Saturday, April 09, 2005

Finding the --work-properly option

I once worked on a sequence of projects that involved porting a fair chunk of code between a variety of different Unix variants—Solaris (both x86 and SPARC), IRIX, HP-UX, AIX and Linux. To begin with, we would tend to use the GNU toolchain because it was easily accessible and cheap, but in the end we had to use the native compilers on each system (not least because we were selling the product to the equipment manufacturers themselves, and they seem oddly biased towards their own toolchains).

Now, in general I remain impressed at how easily half a million lines of code did port between these systems. The codebase included some fairly low level code, some hacking in the internals of the X server, and some vexing C++ (this was pre-ANSI C++ by some margin)—and the record for getting it running on a new system was around two weeks.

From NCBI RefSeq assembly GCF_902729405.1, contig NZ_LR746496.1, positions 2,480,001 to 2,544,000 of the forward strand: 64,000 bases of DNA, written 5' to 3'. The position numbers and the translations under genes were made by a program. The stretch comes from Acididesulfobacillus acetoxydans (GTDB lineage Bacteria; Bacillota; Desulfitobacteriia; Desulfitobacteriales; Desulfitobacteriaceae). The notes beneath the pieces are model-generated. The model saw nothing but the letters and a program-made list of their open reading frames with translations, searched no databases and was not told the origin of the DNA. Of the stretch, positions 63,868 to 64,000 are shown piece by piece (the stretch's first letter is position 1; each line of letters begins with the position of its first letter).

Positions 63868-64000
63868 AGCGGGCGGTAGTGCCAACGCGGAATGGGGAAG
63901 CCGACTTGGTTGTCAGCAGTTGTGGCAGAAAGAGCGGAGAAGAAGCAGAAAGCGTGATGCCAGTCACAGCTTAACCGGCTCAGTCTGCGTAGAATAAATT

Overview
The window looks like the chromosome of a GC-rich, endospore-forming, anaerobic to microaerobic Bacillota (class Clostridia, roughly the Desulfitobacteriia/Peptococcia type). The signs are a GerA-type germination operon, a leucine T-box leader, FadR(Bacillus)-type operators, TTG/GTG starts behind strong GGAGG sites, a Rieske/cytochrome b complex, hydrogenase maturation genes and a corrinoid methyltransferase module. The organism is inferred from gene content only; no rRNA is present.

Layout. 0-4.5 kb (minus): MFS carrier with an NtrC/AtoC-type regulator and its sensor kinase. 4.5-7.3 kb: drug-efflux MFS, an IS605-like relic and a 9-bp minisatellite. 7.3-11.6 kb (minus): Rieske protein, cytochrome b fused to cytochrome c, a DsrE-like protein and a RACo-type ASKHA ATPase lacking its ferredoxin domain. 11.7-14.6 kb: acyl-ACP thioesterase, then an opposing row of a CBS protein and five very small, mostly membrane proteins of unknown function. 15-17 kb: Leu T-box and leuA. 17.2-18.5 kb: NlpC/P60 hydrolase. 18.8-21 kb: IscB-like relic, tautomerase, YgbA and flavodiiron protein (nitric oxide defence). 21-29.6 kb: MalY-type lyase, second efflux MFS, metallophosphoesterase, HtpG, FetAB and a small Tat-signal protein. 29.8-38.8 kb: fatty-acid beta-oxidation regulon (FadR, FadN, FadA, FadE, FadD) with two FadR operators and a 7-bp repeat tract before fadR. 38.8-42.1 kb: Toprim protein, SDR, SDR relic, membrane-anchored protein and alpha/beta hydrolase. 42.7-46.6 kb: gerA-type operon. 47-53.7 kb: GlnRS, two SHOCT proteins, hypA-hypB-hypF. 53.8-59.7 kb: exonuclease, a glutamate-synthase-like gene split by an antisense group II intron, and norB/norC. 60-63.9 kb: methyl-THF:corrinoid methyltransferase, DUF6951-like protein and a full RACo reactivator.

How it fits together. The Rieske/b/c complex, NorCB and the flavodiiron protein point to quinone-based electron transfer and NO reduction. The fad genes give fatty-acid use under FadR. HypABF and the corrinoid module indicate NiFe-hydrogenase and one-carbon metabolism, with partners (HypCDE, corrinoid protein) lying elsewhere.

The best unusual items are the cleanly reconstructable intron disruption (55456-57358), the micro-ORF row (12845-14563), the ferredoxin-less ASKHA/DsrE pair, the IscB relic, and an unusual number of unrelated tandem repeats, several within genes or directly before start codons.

However, every platform had some kind of gotcha in the toolchain. It would always be a different issue—on one platform it would be template instantiation, on another it would be position-dependent code, on a third it would be allowing dereferencing of a null pointer. In each case, though, it would boil down to a peculiar default behaviour of some tool in the build process—the compiler, the linker, the dynamic loader. In each case, it would also always turn out that there was an option buried in the depths of the man page that would make the tool behave sensibly (where "sensibly" here means to behave like the equivalent tool on the other four platforms).

Thus the legend of the --work-properly option was born.

The legend that whenever cc or ar or ld or or isn't doing what it's supposed to, somewhere there's an option to make it so.

And now, as I try to get another project up and running again, the hunt is on for the --work-properly option for shared library generation.

[Edit: Nic helpfully points out that this page has some good stuff on OS X dylibs]


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